McCain Estimates $300 Billion Was Misspent Over Decade in Army Acquisition
By Frank Oliveri, CQ Staff
The top defense policy Republican in the Senate expressed concern Thursday about the Army’s notoriously inefficient acquisition system that he says has wasted more than $300 billion over the past decade.
Sen. John McCain of Arizona, ranking Republican on the Armed Services panel, said in a time of declining resources and changing missions, the Army can no longer be ineffective in developing the weapons of the future.
“As you finalize equipping and modernization strategies, I urge you to look carefully at recent history,” McCain said. “Over the last decade the Army embarked on a series of developmental programs and because of unrealistic requirements, unanticipated costs or poor contracting strategy, had to be descoped, rebaselined or cancelled outright. Our estimates are around $300 billion were spent that never became operational equipment.”
The Army can ill afford another decade like that.
The deficit-reduction law (PL 112-25) required the military to find cuts of about $490 billion from planned spending over the next 10 years, and a potential sequester could force savings of almost $500 billion more. The Army’s share of sequester could be as high as $184 billion, according to Gen. Raymond T. Odierno, the Army chief of staff. These savings have resulted in a plan that would reduce the end strength of the active Army by 72,000 troops.
The budget pressure also led to the termination and reorganization of a host of weapons acquisitions and narrowed the Army’s wish list of procurements to three key areas: communications and network development; a Ground Combat Vehicle to replace the Bradley Fighting Vehicle; and the Joint Light Tactical Vehicle to replace the Humvee.
Army Secretary John M. McHugh said the Army has initiated a significant reform of the way it develops and acquires products and weapons.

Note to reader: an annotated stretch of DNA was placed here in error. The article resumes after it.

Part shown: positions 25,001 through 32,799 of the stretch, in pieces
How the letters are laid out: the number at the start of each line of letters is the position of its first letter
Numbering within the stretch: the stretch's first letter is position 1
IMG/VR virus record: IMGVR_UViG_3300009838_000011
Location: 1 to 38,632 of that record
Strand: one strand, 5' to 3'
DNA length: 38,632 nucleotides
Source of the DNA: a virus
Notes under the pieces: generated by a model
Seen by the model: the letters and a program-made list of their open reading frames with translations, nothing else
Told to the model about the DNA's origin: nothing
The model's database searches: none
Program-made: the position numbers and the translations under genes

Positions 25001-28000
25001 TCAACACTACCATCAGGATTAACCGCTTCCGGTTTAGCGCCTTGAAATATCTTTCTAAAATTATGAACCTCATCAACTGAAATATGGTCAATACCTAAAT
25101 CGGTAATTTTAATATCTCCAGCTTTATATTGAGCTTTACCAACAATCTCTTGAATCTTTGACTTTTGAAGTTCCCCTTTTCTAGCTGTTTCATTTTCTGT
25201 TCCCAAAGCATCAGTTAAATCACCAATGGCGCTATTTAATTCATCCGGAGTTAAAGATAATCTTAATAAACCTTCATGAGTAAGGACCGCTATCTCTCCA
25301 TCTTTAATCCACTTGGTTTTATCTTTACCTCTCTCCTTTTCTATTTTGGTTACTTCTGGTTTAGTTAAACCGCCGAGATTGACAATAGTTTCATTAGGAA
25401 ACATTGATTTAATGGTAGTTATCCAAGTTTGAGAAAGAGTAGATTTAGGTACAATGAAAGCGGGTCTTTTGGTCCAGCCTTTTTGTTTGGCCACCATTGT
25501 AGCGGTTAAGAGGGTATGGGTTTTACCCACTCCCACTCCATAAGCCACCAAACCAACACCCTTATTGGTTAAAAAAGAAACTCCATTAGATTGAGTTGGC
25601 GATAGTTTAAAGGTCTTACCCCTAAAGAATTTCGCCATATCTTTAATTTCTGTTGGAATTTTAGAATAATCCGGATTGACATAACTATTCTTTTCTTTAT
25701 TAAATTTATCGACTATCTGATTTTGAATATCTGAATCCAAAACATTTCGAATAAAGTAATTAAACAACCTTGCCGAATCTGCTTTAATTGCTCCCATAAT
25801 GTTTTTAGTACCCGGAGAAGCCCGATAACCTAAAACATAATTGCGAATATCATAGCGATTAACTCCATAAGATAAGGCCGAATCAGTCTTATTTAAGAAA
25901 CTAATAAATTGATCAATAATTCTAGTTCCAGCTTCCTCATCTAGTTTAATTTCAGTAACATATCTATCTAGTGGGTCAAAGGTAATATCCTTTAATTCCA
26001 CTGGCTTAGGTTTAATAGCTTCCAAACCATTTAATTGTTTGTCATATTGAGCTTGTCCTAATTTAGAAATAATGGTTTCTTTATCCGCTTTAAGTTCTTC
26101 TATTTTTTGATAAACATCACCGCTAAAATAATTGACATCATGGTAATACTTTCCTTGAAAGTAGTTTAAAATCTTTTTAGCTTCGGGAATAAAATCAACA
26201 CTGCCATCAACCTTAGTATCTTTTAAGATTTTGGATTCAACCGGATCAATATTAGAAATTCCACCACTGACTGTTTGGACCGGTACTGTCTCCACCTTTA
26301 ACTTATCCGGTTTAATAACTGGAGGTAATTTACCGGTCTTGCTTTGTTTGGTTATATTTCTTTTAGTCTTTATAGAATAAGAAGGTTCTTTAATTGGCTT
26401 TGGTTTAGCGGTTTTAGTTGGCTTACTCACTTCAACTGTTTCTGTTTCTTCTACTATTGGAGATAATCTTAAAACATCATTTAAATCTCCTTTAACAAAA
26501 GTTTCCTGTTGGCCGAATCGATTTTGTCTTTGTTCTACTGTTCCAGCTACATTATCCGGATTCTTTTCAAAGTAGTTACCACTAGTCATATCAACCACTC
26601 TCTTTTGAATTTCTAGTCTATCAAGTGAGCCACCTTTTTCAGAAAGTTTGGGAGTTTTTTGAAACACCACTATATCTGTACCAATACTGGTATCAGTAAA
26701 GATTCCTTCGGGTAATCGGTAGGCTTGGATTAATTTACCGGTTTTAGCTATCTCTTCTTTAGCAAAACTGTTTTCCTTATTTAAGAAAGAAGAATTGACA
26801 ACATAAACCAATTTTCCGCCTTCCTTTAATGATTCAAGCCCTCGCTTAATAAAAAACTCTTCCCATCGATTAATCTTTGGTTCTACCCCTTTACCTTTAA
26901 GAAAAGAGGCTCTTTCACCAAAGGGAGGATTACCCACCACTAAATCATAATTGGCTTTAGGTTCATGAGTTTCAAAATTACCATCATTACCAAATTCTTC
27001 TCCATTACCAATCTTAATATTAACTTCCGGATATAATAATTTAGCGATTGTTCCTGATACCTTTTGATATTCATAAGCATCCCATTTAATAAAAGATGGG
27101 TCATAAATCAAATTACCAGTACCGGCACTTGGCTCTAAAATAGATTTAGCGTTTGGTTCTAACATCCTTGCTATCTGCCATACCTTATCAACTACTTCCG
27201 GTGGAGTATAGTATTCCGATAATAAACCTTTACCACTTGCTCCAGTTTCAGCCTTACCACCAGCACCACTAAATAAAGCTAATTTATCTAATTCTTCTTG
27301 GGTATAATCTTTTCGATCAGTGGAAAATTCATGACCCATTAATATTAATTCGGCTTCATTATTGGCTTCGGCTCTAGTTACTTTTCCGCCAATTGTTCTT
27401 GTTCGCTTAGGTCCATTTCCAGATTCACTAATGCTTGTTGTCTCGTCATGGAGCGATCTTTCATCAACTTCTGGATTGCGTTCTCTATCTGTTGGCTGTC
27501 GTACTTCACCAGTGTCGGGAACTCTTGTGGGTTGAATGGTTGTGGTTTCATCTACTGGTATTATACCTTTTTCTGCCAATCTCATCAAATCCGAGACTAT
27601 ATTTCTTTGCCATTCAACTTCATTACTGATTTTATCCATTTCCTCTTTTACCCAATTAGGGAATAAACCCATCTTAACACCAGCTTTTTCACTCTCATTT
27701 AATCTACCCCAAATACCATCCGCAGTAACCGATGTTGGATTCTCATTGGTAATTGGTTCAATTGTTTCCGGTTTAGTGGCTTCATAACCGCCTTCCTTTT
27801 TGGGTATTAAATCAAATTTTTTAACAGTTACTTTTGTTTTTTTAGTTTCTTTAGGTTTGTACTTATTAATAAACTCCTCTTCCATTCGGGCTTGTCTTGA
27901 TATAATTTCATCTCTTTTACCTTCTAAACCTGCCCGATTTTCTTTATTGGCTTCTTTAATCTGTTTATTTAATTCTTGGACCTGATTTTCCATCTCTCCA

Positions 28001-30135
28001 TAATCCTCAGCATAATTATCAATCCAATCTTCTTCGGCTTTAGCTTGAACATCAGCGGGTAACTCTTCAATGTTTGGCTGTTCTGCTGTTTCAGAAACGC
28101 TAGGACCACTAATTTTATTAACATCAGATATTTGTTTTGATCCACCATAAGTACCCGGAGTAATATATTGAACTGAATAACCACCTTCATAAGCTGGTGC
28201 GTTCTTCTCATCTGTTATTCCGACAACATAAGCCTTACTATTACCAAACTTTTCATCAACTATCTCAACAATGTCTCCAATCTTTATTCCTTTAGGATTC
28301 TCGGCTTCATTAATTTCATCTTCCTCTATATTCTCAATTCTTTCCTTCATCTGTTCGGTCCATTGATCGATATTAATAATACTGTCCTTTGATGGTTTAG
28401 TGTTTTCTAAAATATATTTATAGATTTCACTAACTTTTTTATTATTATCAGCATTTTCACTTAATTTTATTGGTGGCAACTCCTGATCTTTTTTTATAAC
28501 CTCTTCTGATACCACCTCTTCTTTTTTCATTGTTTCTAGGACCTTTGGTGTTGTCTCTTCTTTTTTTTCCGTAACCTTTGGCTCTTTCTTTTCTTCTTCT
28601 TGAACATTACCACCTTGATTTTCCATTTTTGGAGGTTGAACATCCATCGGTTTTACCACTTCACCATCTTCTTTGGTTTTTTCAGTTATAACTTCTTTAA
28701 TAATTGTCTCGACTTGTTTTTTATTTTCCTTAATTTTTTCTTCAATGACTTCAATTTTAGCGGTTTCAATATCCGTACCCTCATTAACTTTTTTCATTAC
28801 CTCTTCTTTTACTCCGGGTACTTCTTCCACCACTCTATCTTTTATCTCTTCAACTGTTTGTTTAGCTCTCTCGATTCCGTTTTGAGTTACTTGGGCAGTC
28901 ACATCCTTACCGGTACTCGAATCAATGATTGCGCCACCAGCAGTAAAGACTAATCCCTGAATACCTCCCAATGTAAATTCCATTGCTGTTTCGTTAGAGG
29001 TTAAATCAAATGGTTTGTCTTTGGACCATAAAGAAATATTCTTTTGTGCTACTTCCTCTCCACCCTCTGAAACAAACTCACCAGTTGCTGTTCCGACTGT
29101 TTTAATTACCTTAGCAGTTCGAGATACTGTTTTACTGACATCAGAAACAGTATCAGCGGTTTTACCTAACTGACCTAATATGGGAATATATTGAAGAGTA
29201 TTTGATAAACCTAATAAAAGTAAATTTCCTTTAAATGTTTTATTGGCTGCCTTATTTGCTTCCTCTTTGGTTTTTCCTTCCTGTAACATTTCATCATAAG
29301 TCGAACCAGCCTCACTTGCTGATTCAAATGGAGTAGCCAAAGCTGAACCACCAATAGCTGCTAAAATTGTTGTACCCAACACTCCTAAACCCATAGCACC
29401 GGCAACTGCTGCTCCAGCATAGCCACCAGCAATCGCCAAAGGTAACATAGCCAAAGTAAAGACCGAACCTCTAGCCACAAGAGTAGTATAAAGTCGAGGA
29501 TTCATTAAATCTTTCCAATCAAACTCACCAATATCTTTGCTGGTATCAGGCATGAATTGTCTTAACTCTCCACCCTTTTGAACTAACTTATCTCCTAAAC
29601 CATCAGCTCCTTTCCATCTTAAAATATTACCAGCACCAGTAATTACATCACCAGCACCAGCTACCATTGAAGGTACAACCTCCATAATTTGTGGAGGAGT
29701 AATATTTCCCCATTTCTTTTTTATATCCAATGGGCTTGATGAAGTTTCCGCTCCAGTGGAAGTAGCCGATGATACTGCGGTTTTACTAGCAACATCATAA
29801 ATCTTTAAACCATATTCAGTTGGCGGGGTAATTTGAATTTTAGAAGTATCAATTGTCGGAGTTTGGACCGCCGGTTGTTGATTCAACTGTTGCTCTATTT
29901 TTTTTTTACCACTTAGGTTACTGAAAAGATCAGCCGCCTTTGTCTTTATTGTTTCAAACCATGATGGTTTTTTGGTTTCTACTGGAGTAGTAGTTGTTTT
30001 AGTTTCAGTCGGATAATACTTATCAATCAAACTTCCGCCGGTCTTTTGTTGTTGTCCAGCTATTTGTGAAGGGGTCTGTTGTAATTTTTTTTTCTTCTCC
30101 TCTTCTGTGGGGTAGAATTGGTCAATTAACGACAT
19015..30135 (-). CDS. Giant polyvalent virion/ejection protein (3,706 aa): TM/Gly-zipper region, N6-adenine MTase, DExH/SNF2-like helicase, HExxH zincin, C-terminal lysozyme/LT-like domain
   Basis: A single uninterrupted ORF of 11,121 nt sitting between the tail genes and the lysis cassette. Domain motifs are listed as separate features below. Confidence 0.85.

“As a part of this initiative, we have taken steps toward improvement through a series of capability portfolio reviews,” McHugh said. “These platforms serve to revalidate, modify or terminate programs based on the Army’s need and affordability of the program.”
He said the service also has taken steps to fix an “inefficient procurement system that too often wastes precious resources and fails to provide needed systems in a timely manner.”
After a comprehensive Army review of its acquisition system, McHugh said he hopes to grow the acquisition workforce within the Army to avoid falling back into bad habits.
He said acquisition overhaul in recent years has played a key role in helping the Army take a closer look at how it conducts business.
“The reason I asked for this top to bottom review of our acquisition processes were the challenges resulting from the legislation that you and others have had so much impact upon,” said McHugh, who served as a House lawmaker until September 2009 and had a hand in acquisition overhaul legislation (PL 111-23) initiated by the Senate panel. “It provided us a blueprint that, frankly, as you read it is just common sense. If you had to write a primer of what not to do in major acquisition programs you probably go to some major Army initiatives in recent years.”
Panel Chairman Carl Levin, D-Mich., lauded the Army’s efforts to right its acquisition program. He said the Army’s fiscal 2013 budget request protects the Army’s priorities for development and fielding of a tactical communications and data network, development of a new Ground Combat Vehicle and the Joint Light Tactical Vehicle, as well as expanding the helicopter force.
“But the Army has restructured, slowed, cut or cancelled, most of its ground vehicle programs with significant risk implications for the health of the military vehicles industrial base,” Levin said.
He warned that these risks will require close management.
Source: CQ Today Online News